Sure BBKing, I will take care of this in future... cheers –  Pawan Jan 4 '13 at 10:12

The dust spots are likely to be dust on your sensor. Ideally, you would want (by order or preference):

  1. keep the sensor clean. Get a cleaning kit or get it serviced. Check also your camera's features, maybe it has automatic sensor cleaning built-in.
  2. if you can't or didn't, gather Dust Delete Data on your camera. Canon cameras will let you capture "Dust Delete Data" in order to record the dust spots locations and let you remove them through DPP. Follow this tutorial from the canon web site for a video demo of how to do this.
  3. if you can't or didn't, then you can try the spot removal/stamp tool in DPP

Edit: incorporated my comments back into the main answer

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Thanks matt.nguyen, my problem is removing dust after taking photo... some times we just miss cleaning lenses before taking photo, my sensor is clean though. –  Pawan Jan 4 '13 at 9:23
    
@Pawan it's not the lens that you need to clean to remove the dust, it's the sensor. And I did give that option as the first one because that's how I think you should do: 1. keep the sensor clean 2. if you can't or didn't, gather Dust Delete Data on your camera 3. if you can't or didn't, then you can try the spot removal/stamp tool in DPP. –  matt.nguyen Jan 4 '13 at 9:52
    
Hi Matt, later some other day, I cleaned the lens and took another shot. those spot visible on the photograph were gone. –  Pawan Jan 4 '13 at 10:01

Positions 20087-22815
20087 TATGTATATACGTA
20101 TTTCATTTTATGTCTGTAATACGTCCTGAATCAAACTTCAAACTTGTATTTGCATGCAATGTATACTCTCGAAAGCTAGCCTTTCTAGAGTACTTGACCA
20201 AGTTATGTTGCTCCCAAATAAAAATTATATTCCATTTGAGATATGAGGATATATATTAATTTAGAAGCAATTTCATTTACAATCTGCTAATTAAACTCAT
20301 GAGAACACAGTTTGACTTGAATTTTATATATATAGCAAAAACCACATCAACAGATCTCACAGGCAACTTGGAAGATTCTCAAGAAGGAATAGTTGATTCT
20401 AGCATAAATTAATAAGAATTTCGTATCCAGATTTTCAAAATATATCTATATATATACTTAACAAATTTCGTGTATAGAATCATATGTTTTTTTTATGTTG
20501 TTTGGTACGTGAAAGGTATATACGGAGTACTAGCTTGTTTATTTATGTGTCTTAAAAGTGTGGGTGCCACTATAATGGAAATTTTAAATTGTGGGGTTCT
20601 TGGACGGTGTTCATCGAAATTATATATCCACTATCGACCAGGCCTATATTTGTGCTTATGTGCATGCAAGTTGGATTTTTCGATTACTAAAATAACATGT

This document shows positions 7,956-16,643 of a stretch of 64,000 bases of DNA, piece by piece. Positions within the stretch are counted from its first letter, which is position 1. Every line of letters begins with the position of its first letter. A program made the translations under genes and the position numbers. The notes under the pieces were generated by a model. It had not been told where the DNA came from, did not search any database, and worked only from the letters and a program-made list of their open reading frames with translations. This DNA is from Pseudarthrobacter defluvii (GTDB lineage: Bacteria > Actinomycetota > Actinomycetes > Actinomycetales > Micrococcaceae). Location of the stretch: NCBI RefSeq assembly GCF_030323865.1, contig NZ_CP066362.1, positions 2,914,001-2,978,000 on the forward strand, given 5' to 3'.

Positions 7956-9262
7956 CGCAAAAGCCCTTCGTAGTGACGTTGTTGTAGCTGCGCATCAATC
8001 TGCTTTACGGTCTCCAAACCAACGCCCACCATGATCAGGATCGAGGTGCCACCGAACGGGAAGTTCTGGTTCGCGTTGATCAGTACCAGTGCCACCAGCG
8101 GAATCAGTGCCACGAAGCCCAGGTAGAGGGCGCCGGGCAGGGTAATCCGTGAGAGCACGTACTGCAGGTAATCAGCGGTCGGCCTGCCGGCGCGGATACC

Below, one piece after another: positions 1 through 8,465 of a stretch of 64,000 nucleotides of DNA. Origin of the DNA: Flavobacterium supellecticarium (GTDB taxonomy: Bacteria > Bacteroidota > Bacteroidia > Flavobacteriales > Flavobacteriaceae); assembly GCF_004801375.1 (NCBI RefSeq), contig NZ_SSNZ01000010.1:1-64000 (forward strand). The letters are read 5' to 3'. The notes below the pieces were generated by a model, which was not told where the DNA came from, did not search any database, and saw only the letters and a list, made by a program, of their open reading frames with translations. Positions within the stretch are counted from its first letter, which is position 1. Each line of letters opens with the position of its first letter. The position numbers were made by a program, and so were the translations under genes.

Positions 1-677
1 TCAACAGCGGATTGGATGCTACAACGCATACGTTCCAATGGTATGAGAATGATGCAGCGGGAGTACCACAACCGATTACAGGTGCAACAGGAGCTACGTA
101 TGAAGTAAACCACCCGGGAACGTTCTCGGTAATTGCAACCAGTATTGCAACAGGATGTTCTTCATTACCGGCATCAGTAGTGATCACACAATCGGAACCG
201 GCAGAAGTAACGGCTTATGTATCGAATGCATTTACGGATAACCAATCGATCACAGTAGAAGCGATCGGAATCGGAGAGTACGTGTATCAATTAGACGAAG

To see if you really have dust on the sensor, take a picture of a white background, at a very small aperture. It should show what's on the sensor. Does your camera have automatic dust cleaning capabilities? It's also possible that the dust spot moved in between... –  matt.nguyen Jan 4 '13 at 10:14
    
Yes the camera have the automatic dust cleaning capabilities... and thanks for tip to find dust on sensor.. :).. cheers –  Pawan Jan 4 '13 at 10:18

The dust can be deleted after the fact with the clone tool. My program does it with a degree of blending, which yields better results than fully opaque cloning (the trick to good retouching, cloning, etc is to not overdo it). If you use Photoshop you can achieve this by fixing it in the a overlay layer and adjusting transparency.

Here I did a quick and dirty job, with a few mouse clicks around the dust areas:

Cloned Dust

This method can be used whenever the dust is on smooth/replicated areas.

If you cant find a place to clone, you need to apply an effects layer, and brighten the spot, and might have to adjust the colors, too.

Edit: I couldn't resist to test my thesis, and here is the result with the selective brighten method. I didn't have to adjust the colors:

Brighten

In my program this is done by adjusting the curves to make it brighter (doesn't have to be accurate, just not too little), and "painting" a blend layer with a "Gaussian paintbrush" to make a smooth transition. If it gets too bright, simply "blend" it back with the original a notch. In Photoshop you can do the same the layers, and the dodge tool.